Anton Lucas commenced at Flinders University in 1981 when he was appointed to teach in the Indonesian Language program established three years earlier. He was then part of the team which established the Asian Studies major and the Department of Asian Studies and Languages, when the Australian community became increasingly aware of its presence and role in the Asian region. He also worked in the Social Sciences Research Training Centre (PLPIIS) at Hasanuddin University, Makassar, South Sulawesi (1984-85), and in the Inter-University Centre, Gadjah Mada University, Yogyakarta (1990-1992).
In a relatively short period, the Department of Asian Studies and Languages at Flinders earned a strong reputation for research and teaching in Indonesian studies. Anton became Head of Department in 2002, then Director of the Flinders Asia Centre from 2004 to 2009. He taught undergraduate classes on environment and development in Asia, Indonesian culture and society, religion and social change, musical cultures and identities, and the Indonesian language. He taught in the off-shore MA International Relations programs in China, and has a long history of PhD supervision, including many international students, some of those holding AusAID and other awards.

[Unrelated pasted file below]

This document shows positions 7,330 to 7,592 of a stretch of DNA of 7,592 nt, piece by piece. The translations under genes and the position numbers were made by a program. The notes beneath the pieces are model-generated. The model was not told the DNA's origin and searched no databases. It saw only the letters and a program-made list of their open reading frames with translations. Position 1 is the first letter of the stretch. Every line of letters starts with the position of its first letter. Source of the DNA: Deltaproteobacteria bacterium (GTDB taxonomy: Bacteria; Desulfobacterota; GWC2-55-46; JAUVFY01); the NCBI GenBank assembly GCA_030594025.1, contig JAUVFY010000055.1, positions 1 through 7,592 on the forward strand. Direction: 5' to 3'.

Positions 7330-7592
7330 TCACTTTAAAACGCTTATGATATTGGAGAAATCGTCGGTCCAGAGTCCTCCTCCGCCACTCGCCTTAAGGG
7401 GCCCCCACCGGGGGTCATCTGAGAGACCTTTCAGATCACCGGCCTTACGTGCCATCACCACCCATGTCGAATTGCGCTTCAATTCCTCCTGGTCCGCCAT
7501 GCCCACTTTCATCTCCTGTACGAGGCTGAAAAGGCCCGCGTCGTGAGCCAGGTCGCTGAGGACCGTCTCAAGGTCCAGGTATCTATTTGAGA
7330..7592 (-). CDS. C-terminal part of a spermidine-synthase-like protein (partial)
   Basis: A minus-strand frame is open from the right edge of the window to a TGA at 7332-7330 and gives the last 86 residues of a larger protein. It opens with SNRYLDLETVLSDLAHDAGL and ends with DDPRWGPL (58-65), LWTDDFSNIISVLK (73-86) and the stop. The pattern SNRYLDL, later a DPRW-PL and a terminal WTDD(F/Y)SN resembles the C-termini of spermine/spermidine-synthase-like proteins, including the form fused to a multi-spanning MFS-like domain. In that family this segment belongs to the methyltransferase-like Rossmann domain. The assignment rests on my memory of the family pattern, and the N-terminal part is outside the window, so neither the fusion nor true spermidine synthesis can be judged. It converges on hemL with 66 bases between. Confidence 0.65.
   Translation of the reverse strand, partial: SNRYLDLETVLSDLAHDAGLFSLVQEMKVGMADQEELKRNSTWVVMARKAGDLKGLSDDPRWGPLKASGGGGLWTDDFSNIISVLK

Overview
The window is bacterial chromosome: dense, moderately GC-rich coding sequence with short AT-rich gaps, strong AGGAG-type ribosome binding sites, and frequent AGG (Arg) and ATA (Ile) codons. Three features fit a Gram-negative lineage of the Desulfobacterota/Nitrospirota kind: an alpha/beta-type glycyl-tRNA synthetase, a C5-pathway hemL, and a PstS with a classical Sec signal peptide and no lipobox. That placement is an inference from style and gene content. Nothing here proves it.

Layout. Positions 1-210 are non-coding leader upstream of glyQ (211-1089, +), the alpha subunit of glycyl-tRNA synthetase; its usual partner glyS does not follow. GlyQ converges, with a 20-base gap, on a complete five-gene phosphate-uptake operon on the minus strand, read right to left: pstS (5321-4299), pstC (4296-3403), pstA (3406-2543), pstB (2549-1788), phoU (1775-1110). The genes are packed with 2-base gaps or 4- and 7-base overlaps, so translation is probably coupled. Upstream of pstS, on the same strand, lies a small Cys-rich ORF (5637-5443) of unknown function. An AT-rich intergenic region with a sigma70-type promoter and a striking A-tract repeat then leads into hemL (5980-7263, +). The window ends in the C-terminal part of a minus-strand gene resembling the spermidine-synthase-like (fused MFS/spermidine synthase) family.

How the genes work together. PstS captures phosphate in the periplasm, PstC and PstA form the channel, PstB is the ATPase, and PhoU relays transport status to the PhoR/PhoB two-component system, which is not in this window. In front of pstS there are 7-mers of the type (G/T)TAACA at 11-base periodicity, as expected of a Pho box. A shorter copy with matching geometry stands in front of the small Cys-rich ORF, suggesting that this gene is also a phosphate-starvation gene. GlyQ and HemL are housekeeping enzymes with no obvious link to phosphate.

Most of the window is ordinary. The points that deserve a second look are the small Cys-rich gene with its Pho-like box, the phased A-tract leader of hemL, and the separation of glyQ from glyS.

Since 1999 Anton took part in three shared ARC Discovery Grants which examined land tenure, livelihood and the law, community, environment and local governance, and social capital and natural resources management in Indonesia. He has published widely on a range of social and political issues at the local level.
Additionally Anton has worked tirelessly in his endeavours to improve Australia-Indonesia engagement and international understanding of Indonesian society. This included encouraging student in-country experience, working with teachers of Indonesian in South Australian schools, and being a Board Member of the Indonesian Resources and Information Program which publishes online magazine Inside Indonesia. He has been a driving force behind community performances of the gamelan music of Java, through participation in Womadelaide and OzAsia festivals.
Anton retired from teaching at the end of 2010. Since then he co-supervised two PhD students on the topics of social capital and village governance in West Kalimantan, and the East Java mud volcano. He also co-edited a performing arts issue of Inside Indonesia to coincide with the 2016 OzAsia Festival.
A plaque was attached to the beautiful Javanese Pendopo building and the gamelan which were gifts to the University from Anton and his wife Kadar, to promote Indonesian studies.